28 May 2020 | Pricing strategy, Revenue management, Rate parity, Distribution
The emergence of COVID-19 has turned everyone’s expectations on their heads. Revenue managers, hotel owners and operators who previously expected steady or growing demand for 2020 have a much less predictable future ahead of them now. The fact that nothing even remotely similar to this pandemic has ever been managed by anyone currently working in the hospitality industry doesn’t make this any easier. It does, however, put everyone in the same boat. Right now, nobody has all the answers and all we can do is make educated assumptions about how our industry will recover.
Nation-wide lockdowns and restrictions on domestic and international travel have wiped out base business for hotels around the world. With some restrictions easing and hotels being able to reopen, many properties are starting from scratch. Most bookings were cancelled, leaving them with little to no on-the-books business and accurate forecasting is a challenge since previously known demand patterns are now unreliable. This will lead to an increased reliance on revenue managers manually adjusting prices and reviewing RMS rate suggestions. With international travel restrictions set to stay in place for at least a few more months, hotels will need to look at new strategies to generate business.
As the COVID-19 crisis began unfolding, experts first compared it to the SARS and MERS outbreaks as well as the global financial crisis and 9/11. This was done hoping the industry could rely on past recovery data to inform decisions this time around.
By now it has become clear that we’re dealing with an entirely new situation and it’s hard to say when we’re likely to see some degree of normality in the hospitality and tourism industry again. For the time being, this leaves hotels with the only option of taking all the business they can in the short term.
Once current travel restrictions and safety measures ease, nations will start rekindling their economy and some people who can afford to will want to travel after being under lockdown for weeks or even months - be it true leisure and resort style travel to explore or to visit family and friends.
Since international borders will remain closed for the coming months, pent-up demand will result in a focus on and hope for steady pick-up of domestic corporate and leisure business. Staycations and weekend trips are expected to gain in popularity, especially among families wanting a change in scenery all while staying somewhat close to home. However, growing demand will be met by a slower supply chain in all parts of the hospitality industry. Transport capacity will need to be ramped up again after airlines reduced flight schedules, and businesses which have recently let people go will not be operating at full capacity from the start.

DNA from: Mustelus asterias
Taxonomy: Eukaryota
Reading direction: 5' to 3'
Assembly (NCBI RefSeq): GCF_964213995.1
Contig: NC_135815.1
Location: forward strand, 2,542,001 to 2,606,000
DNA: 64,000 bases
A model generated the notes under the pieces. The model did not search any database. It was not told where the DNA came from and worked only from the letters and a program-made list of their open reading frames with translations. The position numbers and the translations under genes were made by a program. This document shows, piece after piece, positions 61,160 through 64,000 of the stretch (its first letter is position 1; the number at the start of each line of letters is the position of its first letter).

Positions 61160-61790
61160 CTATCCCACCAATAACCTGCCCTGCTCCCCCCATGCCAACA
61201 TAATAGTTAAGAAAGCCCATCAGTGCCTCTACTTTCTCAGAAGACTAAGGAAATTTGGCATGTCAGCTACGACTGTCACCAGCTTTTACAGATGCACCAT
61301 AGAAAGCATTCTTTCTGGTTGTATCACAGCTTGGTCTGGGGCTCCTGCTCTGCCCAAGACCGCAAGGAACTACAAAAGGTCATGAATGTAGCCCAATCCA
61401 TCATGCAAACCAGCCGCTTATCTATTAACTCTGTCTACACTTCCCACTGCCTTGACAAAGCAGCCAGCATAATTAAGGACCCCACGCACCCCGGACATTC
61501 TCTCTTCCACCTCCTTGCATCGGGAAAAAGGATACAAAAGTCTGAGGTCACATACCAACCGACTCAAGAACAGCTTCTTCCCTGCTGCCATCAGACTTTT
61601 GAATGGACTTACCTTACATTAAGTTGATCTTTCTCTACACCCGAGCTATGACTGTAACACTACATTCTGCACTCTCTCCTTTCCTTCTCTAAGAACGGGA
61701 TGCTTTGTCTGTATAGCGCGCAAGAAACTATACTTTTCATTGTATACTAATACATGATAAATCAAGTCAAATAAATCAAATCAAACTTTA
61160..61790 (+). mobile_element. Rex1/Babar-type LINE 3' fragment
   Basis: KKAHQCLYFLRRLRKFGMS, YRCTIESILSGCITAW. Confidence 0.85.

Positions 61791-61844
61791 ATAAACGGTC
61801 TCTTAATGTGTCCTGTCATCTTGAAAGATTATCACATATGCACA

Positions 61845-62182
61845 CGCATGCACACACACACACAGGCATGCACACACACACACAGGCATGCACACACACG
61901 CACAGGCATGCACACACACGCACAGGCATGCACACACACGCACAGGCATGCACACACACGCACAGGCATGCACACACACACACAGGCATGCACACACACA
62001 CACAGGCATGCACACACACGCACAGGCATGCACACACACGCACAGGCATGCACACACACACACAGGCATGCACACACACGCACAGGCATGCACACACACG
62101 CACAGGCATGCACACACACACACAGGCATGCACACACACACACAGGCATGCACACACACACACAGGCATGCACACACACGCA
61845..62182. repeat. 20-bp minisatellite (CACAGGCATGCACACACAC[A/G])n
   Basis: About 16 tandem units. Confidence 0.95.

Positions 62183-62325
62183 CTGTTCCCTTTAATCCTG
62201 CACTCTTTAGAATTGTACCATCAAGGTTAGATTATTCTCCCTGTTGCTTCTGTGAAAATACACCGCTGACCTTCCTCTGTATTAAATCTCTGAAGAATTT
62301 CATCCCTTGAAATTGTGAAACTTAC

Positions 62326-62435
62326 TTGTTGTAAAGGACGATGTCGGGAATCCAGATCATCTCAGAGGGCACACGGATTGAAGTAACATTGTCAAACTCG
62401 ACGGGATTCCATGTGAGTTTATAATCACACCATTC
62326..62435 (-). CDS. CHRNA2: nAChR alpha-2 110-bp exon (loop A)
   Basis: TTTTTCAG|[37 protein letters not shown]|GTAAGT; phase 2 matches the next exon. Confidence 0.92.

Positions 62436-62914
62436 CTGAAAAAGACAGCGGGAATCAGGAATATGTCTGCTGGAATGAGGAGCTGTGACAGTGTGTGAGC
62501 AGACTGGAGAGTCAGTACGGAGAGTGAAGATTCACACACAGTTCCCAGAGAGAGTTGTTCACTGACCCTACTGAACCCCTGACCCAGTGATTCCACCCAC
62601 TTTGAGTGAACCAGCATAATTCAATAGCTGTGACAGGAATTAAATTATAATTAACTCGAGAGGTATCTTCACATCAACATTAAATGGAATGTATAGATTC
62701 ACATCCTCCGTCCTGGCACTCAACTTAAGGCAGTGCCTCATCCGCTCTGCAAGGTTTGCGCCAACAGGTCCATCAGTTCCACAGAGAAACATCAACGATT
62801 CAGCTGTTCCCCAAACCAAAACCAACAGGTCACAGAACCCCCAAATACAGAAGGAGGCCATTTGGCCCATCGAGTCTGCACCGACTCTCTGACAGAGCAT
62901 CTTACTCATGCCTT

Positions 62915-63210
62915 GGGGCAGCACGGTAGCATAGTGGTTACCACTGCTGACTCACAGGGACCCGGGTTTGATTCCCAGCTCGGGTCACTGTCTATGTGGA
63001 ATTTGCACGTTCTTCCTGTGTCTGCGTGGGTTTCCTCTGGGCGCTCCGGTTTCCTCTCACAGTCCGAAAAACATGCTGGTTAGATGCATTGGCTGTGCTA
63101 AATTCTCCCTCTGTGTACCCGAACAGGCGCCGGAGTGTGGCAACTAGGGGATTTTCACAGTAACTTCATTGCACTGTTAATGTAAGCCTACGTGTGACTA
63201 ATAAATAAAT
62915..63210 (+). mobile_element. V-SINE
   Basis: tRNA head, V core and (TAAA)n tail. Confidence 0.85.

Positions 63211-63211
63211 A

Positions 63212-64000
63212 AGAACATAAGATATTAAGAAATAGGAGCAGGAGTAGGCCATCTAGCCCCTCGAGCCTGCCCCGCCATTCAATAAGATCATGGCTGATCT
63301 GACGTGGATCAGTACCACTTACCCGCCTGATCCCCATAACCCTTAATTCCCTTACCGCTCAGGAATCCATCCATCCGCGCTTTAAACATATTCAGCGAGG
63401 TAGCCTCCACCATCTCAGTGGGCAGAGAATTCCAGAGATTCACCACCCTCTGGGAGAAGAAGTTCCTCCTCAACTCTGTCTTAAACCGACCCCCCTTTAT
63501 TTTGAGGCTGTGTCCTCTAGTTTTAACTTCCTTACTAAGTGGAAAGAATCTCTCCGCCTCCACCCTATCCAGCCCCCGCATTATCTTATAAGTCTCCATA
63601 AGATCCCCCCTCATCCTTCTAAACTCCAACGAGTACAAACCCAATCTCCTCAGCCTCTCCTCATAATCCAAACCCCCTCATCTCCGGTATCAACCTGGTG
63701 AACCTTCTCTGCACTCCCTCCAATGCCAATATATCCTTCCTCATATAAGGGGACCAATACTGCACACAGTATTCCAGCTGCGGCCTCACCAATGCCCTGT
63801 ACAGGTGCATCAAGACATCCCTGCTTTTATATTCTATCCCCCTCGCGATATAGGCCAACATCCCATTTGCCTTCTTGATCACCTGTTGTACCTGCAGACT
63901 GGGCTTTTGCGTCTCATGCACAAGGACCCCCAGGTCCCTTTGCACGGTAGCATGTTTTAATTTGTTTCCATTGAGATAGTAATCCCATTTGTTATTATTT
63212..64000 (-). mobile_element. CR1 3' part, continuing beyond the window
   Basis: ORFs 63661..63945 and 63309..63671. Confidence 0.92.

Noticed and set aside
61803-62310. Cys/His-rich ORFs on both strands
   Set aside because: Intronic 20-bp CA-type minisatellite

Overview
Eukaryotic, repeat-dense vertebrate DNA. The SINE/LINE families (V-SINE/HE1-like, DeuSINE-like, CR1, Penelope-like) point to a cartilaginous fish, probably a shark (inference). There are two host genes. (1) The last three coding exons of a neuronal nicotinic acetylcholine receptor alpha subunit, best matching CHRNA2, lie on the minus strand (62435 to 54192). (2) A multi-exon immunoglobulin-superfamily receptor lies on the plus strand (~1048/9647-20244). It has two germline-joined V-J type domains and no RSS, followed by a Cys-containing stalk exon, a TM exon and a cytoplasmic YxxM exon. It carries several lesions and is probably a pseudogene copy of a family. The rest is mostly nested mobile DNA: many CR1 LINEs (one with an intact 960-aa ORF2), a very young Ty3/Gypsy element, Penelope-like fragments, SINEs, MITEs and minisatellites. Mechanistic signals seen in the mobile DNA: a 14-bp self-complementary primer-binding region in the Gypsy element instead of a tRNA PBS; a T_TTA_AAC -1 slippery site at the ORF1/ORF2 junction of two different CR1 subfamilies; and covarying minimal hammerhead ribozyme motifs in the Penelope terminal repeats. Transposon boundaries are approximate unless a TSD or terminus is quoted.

Rehiring and scaling up operations will follow demand and only take place once it steadies. This could slow the recovery process, especially for long-haul trips where air travel is the only option.
The airline industry’s approach to pricing, especially in the early phases, will also have an impact. If rates are high at the beginning, this will likely be a deterrent but will help airlines cover costs. Low rates, on the other hand, could help encourage bookings once borders reopen. For business beyond personal or business-related road trips, the accommodation sector will be dependent on a sustainable, well managed return to growth in the transportation sector.
Since recovery is difficult to predict in this unprecedented situation and will vary greatly from market to market, blanket recommendations and predictions can’t be made.
Instead, it will be more important than ever for revenue managers to closely monitor their competition and have a deep understanding of their own pick up and performance by segment.
With everyone adjusting to a new situation at the same time, markets will be increasingly dynamic at first, until a new baseline is found, and hotels once again have data to base their pricing decisions on. While some hotels may increasingly partner with travel agents to offer static rates in the beginning, the overall trend towards dynamic rates is expected to continue.
Working closely with the sales team and monitoring data will help hotels know when there is a rise in demand from long-term business. This may allow hotel operators to offer some limited short-term discounts to targeted segments where appropriate.
However, general consensus is that it is important not to cut rates drastically. In the short term, this strategy only helps properties with lower costs but creates downward pressure on all properties who are fighting for market share.